Cost of ownership study makes a believer of Air Force IT manager

Cost of ownership study makes a believer of Air Force IT manager

In outsourcing circles, there's a mantra for seat management neophytes: You need to understand the assets you have in place and all the costs'hard and soft'related to those assets. In other words, what's your total cost of ownership?

For Lt. Col. Alvin Lee a TCO study of the Air Force's Air Education and Training Command's PC hardware, software, networks and other computing assets'which serve 60,000 users at 13 U.S. bases'was an eye-opener.

In fact, the TCO study turned Lee, chief of the command's Technology Branch, into a self-described seat management zealot.

'I am pretty fired up about seat management,' he told feds who attended a seat management seminar last month in Washington.

About two years ago Lee's superiors directed him to come up with a strategy for fixing the command's persistent information technology problems, including network downtime.

'The bottom line was we didn't have a staff that was educated, skilled and trained well enough to operate and maintain our networks,' he said. 'So I started doing some research and heard about this concept called seat management.'

Lee began looking into the idea. He talked to Teresa Weipert, vice president and general manager of global network services for Unisys Corp.'s federal group. She cautioned him that if he wanted to do it right, the first thing he needed to do was a TCO study. 'I was smart enough to realize at that time that I wasn't smart enough to do that on my own,' Lee said.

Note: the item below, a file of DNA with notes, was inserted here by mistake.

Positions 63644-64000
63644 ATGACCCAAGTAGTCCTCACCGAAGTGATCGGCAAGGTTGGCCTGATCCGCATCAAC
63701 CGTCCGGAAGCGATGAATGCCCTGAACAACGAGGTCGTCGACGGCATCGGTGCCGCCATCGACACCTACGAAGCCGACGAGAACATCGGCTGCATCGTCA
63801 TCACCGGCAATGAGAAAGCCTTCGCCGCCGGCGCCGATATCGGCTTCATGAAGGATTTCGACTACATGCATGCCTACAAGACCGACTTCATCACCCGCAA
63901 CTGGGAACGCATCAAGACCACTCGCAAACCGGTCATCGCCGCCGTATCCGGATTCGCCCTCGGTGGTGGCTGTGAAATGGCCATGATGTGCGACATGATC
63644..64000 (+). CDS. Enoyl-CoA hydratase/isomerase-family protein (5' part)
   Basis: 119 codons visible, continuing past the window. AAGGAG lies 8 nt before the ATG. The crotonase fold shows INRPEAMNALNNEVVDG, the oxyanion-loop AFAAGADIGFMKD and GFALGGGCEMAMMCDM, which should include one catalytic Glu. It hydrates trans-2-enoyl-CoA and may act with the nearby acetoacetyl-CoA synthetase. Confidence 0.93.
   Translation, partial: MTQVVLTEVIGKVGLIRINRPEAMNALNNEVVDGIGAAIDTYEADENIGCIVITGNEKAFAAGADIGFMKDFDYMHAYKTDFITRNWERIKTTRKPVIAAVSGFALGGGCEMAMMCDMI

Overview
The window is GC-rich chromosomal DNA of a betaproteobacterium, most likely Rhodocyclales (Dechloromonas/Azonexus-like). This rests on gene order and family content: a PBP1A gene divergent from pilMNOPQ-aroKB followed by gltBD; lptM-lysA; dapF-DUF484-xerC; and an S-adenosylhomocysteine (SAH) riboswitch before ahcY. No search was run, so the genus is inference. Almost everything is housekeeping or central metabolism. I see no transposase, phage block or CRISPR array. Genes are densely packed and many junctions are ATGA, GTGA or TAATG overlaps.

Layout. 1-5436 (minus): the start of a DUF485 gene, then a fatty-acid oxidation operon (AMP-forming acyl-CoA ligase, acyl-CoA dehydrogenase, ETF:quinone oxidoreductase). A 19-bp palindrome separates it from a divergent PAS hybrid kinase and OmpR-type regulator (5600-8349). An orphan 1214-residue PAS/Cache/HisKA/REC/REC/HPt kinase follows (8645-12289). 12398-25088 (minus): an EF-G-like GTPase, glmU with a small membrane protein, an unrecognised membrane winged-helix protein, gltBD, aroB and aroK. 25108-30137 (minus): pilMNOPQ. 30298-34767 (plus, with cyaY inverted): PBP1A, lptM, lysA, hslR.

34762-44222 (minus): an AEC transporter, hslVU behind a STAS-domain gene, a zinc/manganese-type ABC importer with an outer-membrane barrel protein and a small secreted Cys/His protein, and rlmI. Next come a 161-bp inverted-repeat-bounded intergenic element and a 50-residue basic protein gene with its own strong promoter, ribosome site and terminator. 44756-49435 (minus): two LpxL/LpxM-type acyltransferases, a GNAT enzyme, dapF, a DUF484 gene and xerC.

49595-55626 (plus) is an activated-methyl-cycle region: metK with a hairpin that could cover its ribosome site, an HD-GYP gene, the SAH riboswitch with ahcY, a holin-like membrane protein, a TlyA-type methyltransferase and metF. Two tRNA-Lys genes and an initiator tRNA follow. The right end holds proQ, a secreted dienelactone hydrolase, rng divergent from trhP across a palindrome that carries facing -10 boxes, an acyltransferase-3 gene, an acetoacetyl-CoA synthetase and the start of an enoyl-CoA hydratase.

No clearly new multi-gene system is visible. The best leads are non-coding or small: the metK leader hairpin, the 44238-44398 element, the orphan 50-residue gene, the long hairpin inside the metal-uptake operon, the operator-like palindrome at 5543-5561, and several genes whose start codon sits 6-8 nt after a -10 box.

After releasing a statement of work for a TCO study of PC operations at a representative sampling of four command bases, he received about a dozen bids ranging from $167,000 to $500,000. He selected Harris Technical Service Corp. of Alexandria, Va., which bid $250,000. Harris finished the TCO study last June.

The study found that the four bases' hard costs, encompassing specific products and services, totaled $37 million annually.

Harris also estimated that if the command were to outsource those assets under a seat management program, the costs would be $63.1 million annually.

The additional $26.1 million in hard costs largely reflected the state of the command's IT infrastructure.

'For the past decade we haven't invested any money in our infrastructure,' Lee said. 'We've fallen so far behind that it's going to take a quantum-leap cash outlay to catch up.'

Harris also looked at the soft costs, which reflect the hidden expenditures of IT management and don't appear on balance sheets. Soft costs include things such as decreased productivity because of network downtime and help desk problems.

Soft money

Harris found that soft costs at the four bases amounted to $110.6 million a year. But under seat management, Harris estimated, the command would be able to reduce soft costs to $59.3 million a year.

So the $26.1 million increase in hard costs would be more than offset by the $51.3 million reduction in soft costs'a theoretical net gain of $25.2 million.

Despite the projected increase in hard costs, Lee was able to use the TCO study to build a business case for a seat management strategy. And, he convinced the command's senior leaders that seat management might be the answer to improving the organization's IT.

Although Lee didn't get the go-ahead for commandwide implementation, he did get permission to do a seat management prototype at Tyndall Air Force Base, Fla.

Lee is seeking funding for the prototype. 'We're going through the Air Force budget process,' he said. 'I should know in May whether we get the money.'

'Richard W. Walker

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